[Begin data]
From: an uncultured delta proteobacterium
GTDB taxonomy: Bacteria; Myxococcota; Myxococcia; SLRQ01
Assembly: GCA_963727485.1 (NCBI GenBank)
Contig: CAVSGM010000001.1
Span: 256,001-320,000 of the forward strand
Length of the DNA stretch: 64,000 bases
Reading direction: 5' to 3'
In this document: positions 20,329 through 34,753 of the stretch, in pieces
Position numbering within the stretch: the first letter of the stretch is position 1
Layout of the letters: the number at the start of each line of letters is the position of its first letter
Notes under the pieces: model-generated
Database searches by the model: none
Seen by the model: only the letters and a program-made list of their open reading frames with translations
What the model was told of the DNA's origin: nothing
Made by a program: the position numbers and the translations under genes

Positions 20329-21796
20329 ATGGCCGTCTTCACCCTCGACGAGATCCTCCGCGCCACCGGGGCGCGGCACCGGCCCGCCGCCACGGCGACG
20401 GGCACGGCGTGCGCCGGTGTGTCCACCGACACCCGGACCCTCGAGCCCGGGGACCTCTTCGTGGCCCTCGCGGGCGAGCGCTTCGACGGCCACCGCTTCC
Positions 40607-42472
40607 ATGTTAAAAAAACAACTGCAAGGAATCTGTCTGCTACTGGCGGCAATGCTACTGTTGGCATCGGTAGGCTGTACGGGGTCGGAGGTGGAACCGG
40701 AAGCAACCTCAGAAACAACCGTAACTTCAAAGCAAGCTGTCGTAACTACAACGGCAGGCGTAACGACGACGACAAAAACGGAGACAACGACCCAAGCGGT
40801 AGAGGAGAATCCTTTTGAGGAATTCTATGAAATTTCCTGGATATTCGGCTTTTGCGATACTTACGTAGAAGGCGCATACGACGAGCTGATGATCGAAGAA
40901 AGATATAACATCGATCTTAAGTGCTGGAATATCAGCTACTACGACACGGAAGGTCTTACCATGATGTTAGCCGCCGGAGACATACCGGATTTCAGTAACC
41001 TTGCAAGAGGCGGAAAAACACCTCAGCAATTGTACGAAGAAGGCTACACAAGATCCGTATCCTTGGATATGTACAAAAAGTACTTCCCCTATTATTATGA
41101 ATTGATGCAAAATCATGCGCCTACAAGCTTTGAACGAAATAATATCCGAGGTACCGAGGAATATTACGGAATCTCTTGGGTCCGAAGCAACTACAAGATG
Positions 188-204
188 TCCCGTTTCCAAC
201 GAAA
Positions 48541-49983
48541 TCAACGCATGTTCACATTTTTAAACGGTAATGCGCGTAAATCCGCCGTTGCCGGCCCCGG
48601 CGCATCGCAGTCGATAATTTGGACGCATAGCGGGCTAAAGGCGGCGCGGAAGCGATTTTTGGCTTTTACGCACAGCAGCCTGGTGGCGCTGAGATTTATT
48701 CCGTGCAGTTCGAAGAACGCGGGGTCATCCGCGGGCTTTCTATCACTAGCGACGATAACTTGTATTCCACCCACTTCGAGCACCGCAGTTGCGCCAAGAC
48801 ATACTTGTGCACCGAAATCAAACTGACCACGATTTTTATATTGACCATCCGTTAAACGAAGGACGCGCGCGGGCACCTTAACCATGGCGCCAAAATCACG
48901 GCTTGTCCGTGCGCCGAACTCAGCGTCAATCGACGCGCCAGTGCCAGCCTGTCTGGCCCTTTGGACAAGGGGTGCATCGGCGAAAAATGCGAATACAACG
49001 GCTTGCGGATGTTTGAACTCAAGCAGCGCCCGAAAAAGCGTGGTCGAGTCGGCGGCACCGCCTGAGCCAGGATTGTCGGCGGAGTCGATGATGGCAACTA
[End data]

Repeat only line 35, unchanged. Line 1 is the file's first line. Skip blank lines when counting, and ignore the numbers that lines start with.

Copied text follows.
49001 GCTTGCGGATGTTTGAACTCAAGCAGCGCCCGAAAAAGCGTGGTCGAGTCGGCGGCACCGCCTGAGCCAGGATTGTCGGCGGAGTCGATGATGGCAACTA